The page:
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Adrian President Docking Tells House Committee How Independent Colleges are Innovating
September 20, 2013
Innovations at independent colleges were front and center as the House Committee on Education and the Workforce continued its busy hearing schedule on September 18, with a look at the transformations going on within higher education, with a particular focus on partnerships among businesses and colleges.
In the hearing, Jeff Docking, president of Adrian College in Michigan, told the Committee members how Adrian was able to “skip the Great Recession” and grow from a college of less than 900 students in 2005 with an annual operating deficit of $1.3 million to an institution of more than 1,700 students and an operating budget that has more than doubled.
In his testimony, Docking said that Adrian’s efforts were focused on developing a “unique business model that relies on strategic investments, measurable results, and accountability that responds to the needs of students and the job market in Michigan.” Adrian sought out innovative partnerships with businesses that could advance the College’s educational mission while cultivating talent needs in their business community – located just 60 miles southwest of Detroit. Those partnerships, which include micro-research studies with local business leaders and environmental studies with the Michigan International Speedway, among others have given Adrian the resources to expand its financial aid offerings and provide greater access to higher education for many young adults.
Docking also highlighted a new Adrian loan repayment assistance initiative which offers to pay all or part of its student’s loans if they are unable to secure a well-paying job post graduation.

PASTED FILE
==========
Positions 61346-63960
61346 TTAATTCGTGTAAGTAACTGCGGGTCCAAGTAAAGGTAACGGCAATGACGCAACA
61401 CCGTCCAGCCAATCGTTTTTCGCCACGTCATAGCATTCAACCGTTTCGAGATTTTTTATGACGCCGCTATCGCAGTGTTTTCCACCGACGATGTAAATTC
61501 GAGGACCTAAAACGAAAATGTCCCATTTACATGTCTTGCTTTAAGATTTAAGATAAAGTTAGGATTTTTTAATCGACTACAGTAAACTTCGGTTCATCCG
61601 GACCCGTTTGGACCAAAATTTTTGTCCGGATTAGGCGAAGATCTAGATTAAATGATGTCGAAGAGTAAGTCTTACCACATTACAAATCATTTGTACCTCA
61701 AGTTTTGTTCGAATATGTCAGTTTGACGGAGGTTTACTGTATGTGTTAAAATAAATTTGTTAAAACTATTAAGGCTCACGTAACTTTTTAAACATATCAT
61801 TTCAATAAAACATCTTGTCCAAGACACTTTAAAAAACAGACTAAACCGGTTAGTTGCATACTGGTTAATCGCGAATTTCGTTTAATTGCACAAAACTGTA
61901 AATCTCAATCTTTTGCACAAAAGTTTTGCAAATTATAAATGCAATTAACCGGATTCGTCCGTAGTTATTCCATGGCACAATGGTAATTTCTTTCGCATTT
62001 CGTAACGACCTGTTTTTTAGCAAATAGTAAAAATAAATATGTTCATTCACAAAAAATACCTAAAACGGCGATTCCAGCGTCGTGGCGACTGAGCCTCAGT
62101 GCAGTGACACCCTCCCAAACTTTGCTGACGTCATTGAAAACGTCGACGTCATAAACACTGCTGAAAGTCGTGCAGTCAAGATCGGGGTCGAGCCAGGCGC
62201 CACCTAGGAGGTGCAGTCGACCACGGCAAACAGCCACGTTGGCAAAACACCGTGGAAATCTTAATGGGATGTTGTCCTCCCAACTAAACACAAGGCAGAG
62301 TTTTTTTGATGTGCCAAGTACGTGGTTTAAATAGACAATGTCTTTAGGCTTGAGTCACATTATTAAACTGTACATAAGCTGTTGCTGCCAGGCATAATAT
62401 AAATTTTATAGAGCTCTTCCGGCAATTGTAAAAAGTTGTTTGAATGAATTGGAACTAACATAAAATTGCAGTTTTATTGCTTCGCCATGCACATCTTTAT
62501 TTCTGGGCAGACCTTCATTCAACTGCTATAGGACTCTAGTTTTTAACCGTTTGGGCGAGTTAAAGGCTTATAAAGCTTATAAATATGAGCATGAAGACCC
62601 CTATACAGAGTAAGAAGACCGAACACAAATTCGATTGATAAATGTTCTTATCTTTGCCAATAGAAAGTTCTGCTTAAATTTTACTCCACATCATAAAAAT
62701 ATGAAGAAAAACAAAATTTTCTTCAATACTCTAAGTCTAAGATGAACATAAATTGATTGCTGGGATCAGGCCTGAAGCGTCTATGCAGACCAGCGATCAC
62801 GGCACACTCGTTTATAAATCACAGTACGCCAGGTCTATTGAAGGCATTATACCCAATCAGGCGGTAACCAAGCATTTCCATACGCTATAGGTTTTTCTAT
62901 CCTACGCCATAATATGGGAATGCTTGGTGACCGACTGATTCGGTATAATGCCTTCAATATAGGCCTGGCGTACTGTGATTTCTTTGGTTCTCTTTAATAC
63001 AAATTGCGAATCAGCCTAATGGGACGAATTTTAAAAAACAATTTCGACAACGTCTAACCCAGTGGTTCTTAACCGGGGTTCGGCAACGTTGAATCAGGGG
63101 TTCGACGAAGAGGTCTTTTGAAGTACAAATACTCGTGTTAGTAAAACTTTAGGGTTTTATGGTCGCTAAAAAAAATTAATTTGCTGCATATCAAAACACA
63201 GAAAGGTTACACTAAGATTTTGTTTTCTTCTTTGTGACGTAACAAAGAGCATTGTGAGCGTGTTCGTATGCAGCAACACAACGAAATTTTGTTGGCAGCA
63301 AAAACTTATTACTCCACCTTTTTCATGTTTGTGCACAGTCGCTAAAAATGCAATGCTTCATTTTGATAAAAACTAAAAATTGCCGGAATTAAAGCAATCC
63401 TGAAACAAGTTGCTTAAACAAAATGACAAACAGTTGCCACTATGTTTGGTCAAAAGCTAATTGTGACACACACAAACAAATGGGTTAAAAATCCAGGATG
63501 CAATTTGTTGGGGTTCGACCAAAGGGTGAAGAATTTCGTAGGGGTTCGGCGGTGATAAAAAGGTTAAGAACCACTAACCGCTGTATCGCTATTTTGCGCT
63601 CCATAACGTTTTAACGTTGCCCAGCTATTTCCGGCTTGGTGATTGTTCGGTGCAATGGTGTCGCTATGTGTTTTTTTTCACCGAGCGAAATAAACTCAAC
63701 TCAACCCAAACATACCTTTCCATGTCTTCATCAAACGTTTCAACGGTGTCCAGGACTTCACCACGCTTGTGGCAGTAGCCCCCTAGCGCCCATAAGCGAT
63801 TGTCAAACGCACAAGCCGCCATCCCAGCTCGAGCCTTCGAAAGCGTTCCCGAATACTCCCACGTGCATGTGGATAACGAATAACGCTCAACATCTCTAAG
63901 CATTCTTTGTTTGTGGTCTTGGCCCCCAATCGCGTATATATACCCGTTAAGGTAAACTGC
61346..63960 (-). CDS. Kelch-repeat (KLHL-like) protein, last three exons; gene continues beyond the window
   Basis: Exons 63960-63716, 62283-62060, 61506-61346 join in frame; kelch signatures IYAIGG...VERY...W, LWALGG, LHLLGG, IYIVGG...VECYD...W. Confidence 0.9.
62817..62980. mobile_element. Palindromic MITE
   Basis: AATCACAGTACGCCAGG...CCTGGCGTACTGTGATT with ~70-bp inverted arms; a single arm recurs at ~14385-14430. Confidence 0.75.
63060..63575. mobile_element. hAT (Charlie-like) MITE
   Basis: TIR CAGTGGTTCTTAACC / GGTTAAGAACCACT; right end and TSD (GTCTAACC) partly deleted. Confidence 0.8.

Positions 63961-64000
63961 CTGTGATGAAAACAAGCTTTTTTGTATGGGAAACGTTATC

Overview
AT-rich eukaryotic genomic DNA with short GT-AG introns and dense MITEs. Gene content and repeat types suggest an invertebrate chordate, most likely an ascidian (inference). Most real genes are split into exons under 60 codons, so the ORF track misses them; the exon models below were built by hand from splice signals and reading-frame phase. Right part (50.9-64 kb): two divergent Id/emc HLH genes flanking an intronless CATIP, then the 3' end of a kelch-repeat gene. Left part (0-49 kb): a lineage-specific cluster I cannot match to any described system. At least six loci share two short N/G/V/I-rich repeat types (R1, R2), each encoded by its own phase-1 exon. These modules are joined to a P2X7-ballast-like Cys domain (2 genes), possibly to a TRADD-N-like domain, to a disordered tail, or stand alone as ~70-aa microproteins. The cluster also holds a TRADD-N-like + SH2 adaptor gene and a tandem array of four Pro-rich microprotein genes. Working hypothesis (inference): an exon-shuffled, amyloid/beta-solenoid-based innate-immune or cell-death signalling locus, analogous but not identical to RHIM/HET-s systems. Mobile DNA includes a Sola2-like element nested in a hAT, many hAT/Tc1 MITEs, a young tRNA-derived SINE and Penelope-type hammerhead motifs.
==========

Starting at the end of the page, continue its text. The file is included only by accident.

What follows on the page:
Committee members also heard about efforts at Rice University from witness Rich Baraniuk, director of OpenStax College at Rice, to make college textbooks on the most expensive and widely used subjects freely available to all colleges. Other witnesses on the panel included Charles Isbell, professor and senior associate dean for the College of Computing at Georgia Tech, who talked about their efforts with MOOCs, and Paula Singer, CEO of Global Products and Services at Laureate Education.
In her opening statement Subcommittee Chair Virginia Foxx (R-NC) also highlighted the transformation that has taken place at two other NAICU member institutions. Partnerships with local institutions at Grace College in Indiana were first presented to the House Committee at an earlier hearing in 2011, and was one of the reasons the Committee chose to explore campus innovations further. Rep. Foxx also mentioned how Emmanuel College in Boston worked with Merck Pharmaceutical to launch a new biomedical focus that has revolutionized the institution.
As the hearing finished, several members of the Subcommittee declared they found the topic among the most interesting the Committee had explored to date. Clearly, the impression witnesses left was that higher education was indeed innovating and changing, contrary to the image in recent media reports.